FIG. 2 shows further details of interface and control processor 104. A video interface 202 is provided for connection with camera 102 and display 106 (FIG. 1), and has an image processing function, such as screen division, image combination and character combination. Video interface 202 may also convert analog signals to digital signals and digital signals to analog signals, as required. A video coding-decoding unit (codec) 204 is provided for coding video signals supplied from video interface 202 or decoding coded video information received from communication processor 206 as input from another source such as another video conference endpoint. A video encoding routine or circuit processes raw video frame data from the endpoint into a compressed, encoded format and stores it in buffer 208 to await transmission to communication processor 206 or directly to some other component in the system. A video decoding routine or circuit in video codec 204 processes encoded video frame data from another endpoint for output to display 106 (FIG. 1). A video buffer routine controls input of raw video frame data from video interface 202, input of encoded video data from other sources through communication processor 206, output of encoded video frame data to communication processor 206, and output of raw video frame data to display 106.

Audio interface 210 is provided in interface and control processor 104 for connection with speaker 110 and microphone 108 (FIG. 1), and includes audio processing components such as acoustic echo canceller (AEC) 211, analog to digital converters (not shown), and digital to analog converters (not shown). Audio coding-decoding unit (codec) 212 is coupled between audio interface 210 and communication processor 206 for coding audio signals supplied from audio interface 210 or decoding encoded audio information received from communication processor 206 as input from another source such as another video conferencing endpoint unit. An audio encoding routine or circuit in audio codec 212 processes raw audio data from the endpoint into a compressed, encoded format and stores it in buffer 214 to await transmission to communication processor 206 or directly to some other component in the system. An audio decoding routine or circuit in audio codec 212 processes encoded audio data from another endpoint for output to speaker 110. An audio buffer routine controls input of raw audio data from audio interface 202, input of encoded audio data from other sources through communication processor 206, and output of encoded audio data to communication processor 206.

Communication processor 206 is also coupled to memory 216, device control 218, and multiplexer 220 for transmitting and receiving data. Input/output devices 112 are connected to communication processor 206 through device control 218. Communication processor 206 executes instructions to control various processing functions and the flow of data through video conferencing unit 100.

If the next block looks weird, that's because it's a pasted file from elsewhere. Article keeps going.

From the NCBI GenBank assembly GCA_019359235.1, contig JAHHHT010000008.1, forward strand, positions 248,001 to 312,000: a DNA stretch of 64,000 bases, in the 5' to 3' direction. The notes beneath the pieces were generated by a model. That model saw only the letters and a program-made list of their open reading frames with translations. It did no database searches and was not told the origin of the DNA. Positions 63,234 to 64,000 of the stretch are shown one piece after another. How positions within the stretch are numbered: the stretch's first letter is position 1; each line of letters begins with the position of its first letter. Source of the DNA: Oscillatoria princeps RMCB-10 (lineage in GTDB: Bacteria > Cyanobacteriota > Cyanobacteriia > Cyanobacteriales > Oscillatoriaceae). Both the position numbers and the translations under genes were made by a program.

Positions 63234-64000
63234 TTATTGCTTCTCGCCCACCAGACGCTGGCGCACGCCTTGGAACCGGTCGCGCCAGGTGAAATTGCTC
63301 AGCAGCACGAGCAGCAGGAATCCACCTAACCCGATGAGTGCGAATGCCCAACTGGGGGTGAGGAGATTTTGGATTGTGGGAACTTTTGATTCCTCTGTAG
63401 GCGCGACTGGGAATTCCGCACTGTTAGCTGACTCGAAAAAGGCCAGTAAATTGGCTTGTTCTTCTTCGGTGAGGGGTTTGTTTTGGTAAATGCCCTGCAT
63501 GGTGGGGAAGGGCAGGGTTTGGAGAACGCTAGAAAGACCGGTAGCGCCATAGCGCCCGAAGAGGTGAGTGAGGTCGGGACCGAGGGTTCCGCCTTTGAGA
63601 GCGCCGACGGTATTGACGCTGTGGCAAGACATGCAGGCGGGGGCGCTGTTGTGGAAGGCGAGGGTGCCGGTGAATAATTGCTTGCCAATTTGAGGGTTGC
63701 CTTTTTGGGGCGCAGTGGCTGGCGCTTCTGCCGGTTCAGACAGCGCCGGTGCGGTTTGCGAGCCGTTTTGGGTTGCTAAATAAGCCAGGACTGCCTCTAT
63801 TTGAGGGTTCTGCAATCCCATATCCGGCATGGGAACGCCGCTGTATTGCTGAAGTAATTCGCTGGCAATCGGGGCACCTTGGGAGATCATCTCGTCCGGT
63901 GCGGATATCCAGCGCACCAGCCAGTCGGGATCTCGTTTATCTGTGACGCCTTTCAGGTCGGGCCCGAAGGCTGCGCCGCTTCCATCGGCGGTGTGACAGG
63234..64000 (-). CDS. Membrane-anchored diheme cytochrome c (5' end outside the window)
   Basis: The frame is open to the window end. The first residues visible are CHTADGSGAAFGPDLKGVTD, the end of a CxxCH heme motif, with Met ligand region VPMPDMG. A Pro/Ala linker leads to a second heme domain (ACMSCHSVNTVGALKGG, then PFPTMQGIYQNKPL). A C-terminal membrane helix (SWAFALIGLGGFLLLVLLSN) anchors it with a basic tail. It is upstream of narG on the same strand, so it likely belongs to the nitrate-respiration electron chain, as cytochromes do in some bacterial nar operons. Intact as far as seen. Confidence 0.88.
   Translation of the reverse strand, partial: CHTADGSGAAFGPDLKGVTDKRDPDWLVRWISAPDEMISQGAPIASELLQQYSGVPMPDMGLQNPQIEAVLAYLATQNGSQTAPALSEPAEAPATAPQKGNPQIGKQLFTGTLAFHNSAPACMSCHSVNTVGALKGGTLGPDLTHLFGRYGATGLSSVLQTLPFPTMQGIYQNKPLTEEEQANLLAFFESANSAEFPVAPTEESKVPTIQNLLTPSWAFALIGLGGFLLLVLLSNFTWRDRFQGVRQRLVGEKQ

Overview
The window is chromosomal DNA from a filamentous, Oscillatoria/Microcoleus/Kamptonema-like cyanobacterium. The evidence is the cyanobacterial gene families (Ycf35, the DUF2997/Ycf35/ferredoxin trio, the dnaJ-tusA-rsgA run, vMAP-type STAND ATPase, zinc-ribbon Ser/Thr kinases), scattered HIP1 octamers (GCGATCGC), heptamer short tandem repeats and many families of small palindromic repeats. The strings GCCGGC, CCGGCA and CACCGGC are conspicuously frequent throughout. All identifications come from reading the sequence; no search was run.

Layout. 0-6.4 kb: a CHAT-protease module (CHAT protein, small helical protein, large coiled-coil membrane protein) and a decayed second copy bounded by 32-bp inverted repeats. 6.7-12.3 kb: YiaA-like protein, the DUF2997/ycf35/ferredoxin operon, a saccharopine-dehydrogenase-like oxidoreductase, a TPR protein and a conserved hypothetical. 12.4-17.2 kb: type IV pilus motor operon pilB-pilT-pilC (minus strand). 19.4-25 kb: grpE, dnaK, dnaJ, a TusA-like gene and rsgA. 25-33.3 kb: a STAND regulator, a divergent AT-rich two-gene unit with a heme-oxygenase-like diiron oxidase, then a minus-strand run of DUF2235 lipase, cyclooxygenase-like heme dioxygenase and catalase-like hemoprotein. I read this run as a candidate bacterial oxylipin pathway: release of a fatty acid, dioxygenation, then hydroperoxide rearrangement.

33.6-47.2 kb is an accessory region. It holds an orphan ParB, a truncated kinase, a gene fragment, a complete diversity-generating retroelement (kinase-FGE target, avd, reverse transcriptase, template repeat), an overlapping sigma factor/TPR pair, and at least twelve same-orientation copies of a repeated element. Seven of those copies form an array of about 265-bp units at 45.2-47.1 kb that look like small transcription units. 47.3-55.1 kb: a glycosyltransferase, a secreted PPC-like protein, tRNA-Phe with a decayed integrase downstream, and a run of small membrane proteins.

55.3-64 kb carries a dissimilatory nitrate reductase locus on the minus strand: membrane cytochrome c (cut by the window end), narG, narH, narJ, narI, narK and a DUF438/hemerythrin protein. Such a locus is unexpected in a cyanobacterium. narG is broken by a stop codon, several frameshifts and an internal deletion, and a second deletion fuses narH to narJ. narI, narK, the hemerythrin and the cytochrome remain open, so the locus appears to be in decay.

In multi-way communication systems, echoes are created when sound from a far endpoint user is output by speaker 110 (FIG. 1) and picked up by microphone 108 (FIG. 1). Without the AEC 211 in the system, the echoes are sent back to the far end, and the users at the far endpoint may hear the echoes of their own voices, which is undesirable. AEC 211 is designed to process the speaker output signal, estimate the echo of the speaker output signal in the microphone 108, and subtract the echo. This results in a signal containing only sounds originating at the near endpoint being sent to the far end.

Referring now to FIGS. 3 and 3 a, FIG. 3 shows a flowchart of logic included in AEC 211 (FIG. 2) and FIG. 3 a shows components included in an example of an analysis filter bank 348. In process 302, an input signal 350, such as speaker output signals and microphone input signals, is divided into a number (N) of subbands, or channels, in subband decomposition unit 352. The subband signals 354 are output in the frequency domain, and input to a bank of filters 356. Filter bank 356 is a uniform filter bank, i.e., each of N subbands has the same spectral shape at uniform frequency spacing. Filter bank 356 may employ N filters for respective channels, or Filter bank 356 may employ a single filter which is repeatedly used for each subband.

FIG. 4 shows an example of parameters for subband decomposition as used in subband decomposition unit 352, where R is the sample rate of the input signal, and each subband has a bandwidth of R/M Hz that can be sampled down to R/D samples/second, where M is greater than or equal to D. The following table shows examples of values for parameters N, M, and D at 8 kHz and 16 kHz sample rates, R.

Filter Subband
R N M D Length Bandwidth
 8 kHz 16 32 25 512 250 Hz
16 kHz 32 64 50 768 250 Hz

In one embodiment, FIG. 5 shows an implementation of the filter bank 356 (FIG. 3 a) as a polyphase filter 500 and M-point discrete Fast Fourier Transform (DFT) 502. The input signal is x(n) and H0(z) is the output of filter 500 that is calculated by H 0 ( z ) = l = 0 M - 1 z - 1 E l ( z D )